This challenge in RITSEC ctf 21 worth 500 pts. Only a pcap file was given. Opening it with wireshark we can see that has a lot of ICMP packet sent between two hosts and only at the beginning of the comunication we have some TCP packet.

Inspecting the payload of some of the TCP packet we can see that there are some normal strings, so we have to reconstruct the TCP flow obtaining a text that looks like a RFC. This RFC describe a custom comunication protocol that works over the ICMP packet in order to share file between two hosts.


Following the RFC we can figure out that:

  • The first ICMP packet is the client request to establish the comunication and the second the ACK from the server
  • The third ICMP packet is the client key (we will discuss this further)
  • The forth ICMP packet is the server key (we will discuss this further)
  • The other packets are alternating chunk of the request file and the ACK from the client that check the checksum value (we only have to know that this checksum is 8 bit long)

Well, now we know how the comunication bewteen this two hosts works. The RFC says that all file chunks are encrypted with a shared key. The shared key is generated as fallow:

  • We have to append the client key to the server key (both 16 bit)
  • We have to sort the obtined key in descending order
  • We have to compute the sha1 of this key and the encode in base64 the results

The ecnrypted message is obtained by simply xoring the plain base64 file chunk with the resulted key (not shared between the host, but computed “in loco” on the machine)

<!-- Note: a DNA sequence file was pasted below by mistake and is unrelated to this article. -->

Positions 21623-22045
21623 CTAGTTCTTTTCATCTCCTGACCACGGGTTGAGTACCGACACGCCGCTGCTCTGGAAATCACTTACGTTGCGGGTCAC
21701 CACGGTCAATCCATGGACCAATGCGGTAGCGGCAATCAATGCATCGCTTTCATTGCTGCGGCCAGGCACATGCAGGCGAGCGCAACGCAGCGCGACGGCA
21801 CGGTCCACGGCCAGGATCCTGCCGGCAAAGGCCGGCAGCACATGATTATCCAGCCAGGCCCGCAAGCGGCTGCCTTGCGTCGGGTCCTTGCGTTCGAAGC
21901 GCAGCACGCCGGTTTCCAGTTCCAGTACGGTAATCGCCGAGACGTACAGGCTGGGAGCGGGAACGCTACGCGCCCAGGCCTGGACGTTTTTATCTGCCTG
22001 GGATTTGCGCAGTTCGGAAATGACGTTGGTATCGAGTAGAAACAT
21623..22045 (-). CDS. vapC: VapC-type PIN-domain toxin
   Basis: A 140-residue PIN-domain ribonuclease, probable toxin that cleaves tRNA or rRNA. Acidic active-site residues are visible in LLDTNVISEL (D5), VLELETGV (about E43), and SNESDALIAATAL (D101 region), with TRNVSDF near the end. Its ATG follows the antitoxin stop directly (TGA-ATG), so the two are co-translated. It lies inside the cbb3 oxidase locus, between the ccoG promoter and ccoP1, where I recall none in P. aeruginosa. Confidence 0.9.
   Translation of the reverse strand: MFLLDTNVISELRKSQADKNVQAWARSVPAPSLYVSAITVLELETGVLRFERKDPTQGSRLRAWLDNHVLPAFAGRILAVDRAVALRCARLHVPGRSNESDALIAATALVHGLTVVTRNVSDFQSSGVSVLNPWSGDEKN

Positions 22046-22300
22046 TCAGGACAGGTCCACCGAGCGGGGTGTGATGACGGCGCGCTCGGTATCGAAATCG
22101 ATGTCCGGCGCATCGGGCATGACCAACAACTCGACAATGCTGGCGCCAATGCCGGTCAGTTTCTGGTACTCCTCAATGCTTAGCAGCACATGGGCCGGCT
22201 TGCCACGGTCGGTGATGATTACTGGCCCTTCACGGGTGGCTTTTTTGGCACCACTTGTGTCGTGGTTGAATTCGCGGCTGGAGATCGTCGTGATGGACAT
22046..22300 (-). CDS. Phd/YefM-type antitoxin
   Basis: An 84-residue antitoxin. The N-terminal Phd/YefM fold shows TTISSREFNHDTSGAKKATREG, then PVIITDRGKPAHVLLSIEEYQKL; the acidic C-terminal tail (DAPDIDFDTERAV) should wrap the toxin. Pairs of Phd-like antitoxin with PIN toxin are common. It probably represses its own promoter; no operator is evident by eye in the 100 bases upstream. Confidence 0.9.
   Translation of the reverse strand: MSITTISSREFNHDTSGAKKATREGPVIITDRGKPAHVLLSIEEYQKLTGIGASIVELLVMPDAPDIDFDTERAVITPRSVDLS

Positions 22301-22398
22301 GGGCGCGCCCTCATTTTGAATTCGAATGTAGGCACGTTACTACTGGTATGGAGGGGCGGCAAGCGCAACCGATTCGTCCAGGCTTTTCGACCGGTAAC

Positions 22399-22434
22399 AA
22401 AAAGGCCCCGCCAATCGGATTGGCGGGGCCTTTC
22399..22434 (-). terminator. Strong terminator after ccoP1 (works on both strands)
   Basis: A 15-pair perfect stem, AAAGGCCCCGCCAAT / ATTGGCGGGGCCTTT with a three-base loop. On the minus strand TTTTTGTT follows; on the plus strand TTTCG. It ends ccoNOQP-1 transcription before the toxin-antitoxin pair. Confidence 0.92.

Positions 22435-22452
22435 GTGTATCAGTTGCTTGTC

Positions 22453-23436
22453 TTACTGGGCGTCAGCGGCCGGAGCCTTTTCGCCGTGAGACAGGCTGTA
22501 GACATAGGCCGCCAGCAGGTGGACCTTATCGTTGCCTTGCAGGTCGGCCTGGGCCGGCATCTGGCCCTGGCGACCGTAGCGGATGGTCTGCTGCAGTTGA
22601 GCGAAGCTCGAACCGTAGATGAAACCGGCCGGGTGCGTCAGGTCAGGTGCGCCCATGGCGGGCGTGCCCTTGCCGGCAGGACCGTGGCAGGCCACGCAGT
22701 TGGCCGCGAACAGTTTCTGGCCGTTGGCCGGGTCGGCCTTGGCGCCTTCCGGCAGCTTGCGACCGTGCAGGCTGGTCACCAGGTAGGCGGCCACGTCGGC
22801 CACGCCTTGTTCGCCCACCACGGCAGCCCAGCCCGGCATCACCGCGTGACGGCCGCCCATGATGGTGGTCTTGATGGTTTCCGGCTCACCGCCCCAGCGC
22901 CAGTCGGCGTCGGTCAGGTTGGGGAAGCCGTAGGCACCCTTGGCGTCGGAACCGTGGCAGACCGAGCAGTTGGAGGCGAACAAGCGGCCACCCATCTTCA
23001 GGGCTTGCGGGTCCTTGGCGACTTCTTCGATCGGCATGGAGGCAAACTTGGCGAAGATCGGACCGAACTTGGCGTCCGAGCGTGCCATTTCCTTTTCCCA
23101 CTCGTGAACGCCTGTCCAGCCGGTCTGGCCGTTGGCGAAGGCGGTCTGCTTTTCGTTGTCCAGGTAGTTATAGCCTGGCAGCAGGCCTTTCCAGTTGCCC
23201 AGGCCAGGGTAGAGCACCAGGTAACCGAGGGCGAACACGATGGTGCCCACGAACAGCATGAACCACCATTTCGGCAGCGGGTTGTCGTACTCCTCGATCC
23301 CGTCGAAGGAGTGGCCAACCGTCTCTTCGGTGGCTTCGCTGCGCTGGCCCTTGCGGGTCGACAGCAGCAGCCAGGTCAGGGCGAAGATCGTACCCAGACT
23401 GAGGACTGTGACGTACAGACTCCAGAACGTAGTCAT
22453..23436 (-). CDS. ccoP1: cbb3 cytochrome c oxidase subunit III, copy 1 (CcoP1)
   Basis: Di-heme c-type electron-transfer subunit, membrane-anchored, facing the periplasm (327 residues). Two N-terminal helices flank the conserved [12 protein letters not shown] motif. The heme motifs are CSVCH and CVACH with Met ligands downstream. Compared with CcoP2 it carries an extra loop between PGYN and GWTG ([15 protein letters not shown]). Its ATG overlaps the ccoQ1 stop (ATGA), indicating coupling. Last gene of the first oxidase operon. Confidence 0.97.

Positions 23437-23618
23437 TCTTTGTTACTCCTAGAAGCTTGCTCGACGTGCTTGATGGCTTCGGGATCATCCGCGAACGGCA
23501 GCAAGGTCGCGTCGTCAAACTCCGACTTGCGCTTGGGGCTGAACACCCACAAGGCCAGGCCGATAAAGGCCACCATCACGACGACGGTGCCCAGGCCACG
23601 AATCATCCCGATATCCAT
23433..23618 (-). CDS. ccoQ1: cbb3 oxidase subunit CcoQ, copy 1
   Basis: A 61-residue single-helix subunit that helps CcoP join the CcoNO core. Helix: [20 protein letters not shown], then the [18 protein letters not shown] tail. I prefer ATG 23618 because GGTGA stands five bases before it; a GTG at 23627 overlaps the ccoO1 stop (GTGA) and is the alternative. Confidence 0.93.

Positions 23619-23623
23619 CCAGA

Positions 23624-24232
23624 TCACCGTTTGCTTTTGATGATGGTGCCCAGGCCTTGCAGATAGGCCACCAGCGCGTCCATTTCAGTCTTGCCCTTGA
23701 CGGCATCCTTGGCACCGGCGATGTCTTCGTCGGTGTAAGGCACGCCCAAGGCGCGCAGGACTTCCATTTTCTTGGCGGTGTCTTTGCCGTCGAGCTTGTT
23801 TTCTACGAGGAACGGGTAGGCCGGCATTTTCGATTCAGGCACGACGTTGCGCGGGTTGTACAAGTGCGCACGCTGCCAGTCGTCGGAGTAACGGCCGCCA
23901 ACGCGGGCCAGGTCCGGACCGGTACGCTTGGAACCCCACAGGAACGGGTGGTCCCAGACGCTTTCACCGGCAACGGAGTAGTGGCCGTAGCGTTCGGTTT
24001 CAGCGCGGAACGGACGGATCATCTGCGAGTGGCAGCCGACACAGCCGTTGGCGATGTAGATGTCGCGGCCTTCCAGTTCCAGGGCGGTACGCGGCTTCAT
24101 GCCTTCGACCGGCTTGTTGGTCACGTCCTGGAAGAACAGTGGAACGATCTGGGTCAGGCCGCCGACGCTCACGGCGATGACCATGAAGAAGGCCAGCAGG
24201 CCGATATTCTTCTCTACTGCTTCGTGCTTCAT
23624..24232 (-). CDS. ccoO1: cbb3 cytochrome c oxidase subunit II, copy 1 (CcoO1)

The RFC also give us a golang implementation of the function that comput the shared key. The only thing to do now is to retrieve both the server and client random 16 bit key from the ICMP packet. Paying more attention on all the packets we can see that all starts with the same bits and after 16 bits (our key) have the same bit again (our checksum)


With the fallowing simple golang script we can comput the shared key:

package main

import (

func calcSharedKey(key1 []byte, key2 []byte) []byte {
        combined := append(key1, key2...) // put two keys together
        sort.Slice(combined, func(i int, j int) bool {
            return combined[i] > combined[j]
            }) // sort descending
        hasher := sha1.New()
        sha := base64.URLEncoding.EncodeToString(hasher.Sum(nil))
        return []byte(sha)

func main() {

    var key1 = []byte{0x4f, 0x16, 0x3f, 0x5f, 0x0f, 0x9a, 0x62, 0x1d, 0x72, 0x95, 0x66, 0xc7, 0x4d, 0x10, 0x03, 0x7c} 
    var key2 = []byte{0x52, 0xfd, 0xfc, 0x07, 0x21, 0x82, 0x65, 0x4f, 0x16, 0x3f, 0x5f, 0x0f, 0x9a, 0x62, 0x1d, 0x72}

    var key = calcSharedKey(key2, key1)


Now, from the pcap file, we know that the client has requested a jpg file from the server, so we have find after the first chunk decryption the jpg header. After that, it’s time to decode all file chunks and put all together and boom! we have the image with the flag.